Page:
I came across the above illustration of a lioness with her cubs and I wondered if lions can purr like house cats.
I did some research and learned that historically, people believed there were two kinds of cats:
- cats that can purr but not roar, like house cats, and
- cats that can roar but not purr, like lions.
That’s actually where things stood for decades. But then some people noticed that lions can make a purring sound similar to house cats!
As it happens, many mammals can make a sound like purring — including bears and squirrels — but there are differences from a house cat’s purring. For example, a lion’s purring can only be heard when the lion is breathing out, unlike a house cat’s purring, which can be heard when the cat is breathing in and out.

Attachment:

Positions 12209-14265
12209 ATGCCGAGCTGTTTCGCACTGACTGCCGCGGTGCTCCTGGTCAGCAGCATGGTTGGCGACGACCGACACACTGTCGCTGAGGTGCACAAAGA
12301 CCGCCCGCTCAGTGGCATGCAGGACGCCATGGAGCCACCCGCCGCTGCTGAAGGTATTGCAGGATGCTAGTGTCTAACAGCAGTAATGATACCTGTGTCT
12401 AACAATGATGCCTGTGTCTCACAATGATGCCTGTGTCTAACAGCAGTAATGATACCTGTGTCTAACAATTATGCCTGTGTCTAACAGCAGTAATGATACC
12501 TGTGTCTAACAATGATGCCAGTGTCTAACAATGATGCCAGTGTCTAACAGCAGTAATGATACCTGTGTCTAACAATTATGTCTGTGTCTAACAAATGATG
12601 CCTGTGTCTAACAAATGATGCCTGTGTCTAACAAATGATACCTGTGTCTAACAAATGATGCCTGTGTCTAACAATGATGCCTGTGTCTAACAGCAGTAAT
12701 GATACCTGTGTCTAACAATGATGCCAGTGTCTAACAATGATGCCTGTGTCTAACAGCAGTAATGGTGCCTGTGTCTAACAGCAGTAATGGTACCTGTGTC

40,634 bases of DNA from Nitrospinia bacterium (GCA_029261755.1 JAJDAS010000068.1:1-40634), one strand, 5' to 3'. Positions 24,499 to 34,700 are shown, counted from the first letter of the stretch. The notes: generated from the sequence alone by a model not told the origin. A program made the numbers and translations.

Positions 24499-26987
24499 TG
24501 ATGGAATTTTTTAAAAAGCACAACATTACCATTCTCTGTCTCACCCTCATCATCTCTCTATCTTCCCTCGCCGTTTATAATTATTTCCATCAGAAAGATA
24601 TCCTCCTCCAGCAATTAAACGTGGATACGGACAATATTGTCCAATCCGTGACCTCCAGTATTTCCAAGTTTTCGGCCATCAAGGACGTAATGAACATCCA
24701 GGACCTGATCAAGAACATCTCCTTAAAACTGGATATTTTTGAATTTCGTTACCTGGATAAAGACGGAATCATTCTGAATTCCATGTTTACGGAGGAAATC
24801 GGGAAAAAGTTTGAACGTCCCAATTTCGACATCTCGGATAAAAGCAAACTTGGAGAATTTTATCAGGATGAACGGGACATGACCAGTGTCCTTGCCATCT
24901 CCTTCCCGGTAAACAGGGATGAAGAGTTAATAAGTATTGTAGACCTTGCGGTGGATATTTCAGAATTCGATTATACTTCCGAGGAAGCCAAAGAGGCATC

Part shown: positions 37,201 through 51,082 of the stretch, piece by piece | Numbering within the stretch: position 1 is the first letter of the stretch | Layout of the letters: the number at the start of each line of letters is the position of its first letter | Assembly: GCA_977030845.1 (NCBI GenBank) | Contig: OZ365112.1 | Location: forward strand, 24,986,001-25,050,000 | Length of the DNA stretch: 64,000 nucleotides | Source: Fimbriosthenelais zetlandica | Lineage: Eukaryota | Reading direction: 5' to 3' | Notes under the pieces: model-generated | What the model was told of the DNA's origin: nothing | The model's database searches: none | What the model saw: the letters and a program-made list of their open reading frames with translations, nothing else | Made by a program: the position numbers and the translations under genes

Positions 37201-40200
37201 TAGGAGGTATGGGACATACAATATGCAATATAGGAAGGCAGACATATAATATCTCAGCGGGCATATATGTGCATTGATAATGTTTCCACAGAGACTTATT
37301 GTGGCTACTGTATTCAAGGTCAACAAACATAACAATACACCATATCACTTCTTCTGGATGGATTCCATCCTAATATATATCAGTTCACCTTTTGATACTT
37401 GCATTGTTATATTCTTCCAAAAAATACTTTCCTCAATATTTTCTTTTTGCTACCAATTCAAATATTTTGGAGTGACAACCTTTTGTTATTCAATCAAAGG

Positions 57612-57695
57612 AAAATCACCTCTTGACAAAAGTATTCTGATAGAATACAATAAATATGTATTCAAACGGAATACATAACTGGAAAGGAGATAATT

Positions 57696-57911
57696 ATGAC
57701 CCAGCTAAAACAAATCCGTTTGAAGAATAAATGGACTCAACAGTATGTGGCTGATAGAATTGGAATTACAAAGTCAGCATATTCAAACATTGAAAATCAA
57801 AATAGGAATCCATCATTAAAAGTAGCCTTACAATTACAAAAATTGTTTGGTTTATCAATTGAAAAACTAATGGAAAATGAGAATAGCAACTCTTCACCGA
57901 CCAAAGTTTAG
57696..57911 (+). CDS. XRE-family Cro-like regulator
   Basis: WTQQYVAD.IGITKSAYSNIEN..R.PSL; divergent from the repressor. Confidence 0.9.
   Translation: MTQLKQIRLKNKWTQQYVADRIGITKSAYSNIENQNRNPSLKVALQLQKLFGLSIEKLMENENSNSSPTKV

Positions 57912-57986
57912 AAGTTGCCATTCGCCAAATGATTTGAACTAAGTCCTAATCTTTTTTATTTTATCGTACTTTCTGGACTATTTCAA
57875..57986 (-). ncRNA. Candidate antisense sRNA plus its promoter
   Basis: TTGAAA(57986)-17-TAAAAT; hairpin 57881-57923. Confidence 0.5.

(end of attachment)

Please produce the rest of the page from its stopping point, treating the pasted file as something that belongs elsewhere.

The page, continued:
Where should we draw the line between “purring in the house cat sense of the word” and “purring, but not like a house cat”? What should count as purring?
Image source: The illustration was in the Encyclopaedia londinensis, or, Universal dictionary of arts, sciences, and literature v.7 (1810). I noticed it when perusing the Biodiversity Heritage Library collection on Flickr. You might notice that the original caption read, “The Lioness and Whelps.” Apparently lion cubs used to be called whelps.
Peters, G. (2002). Purring and similar vocalizations in mammals. Mammal Review, 32(4), 245–271.
http://purring.org/ is A whole website about purring! It lists many scholarly papers and books.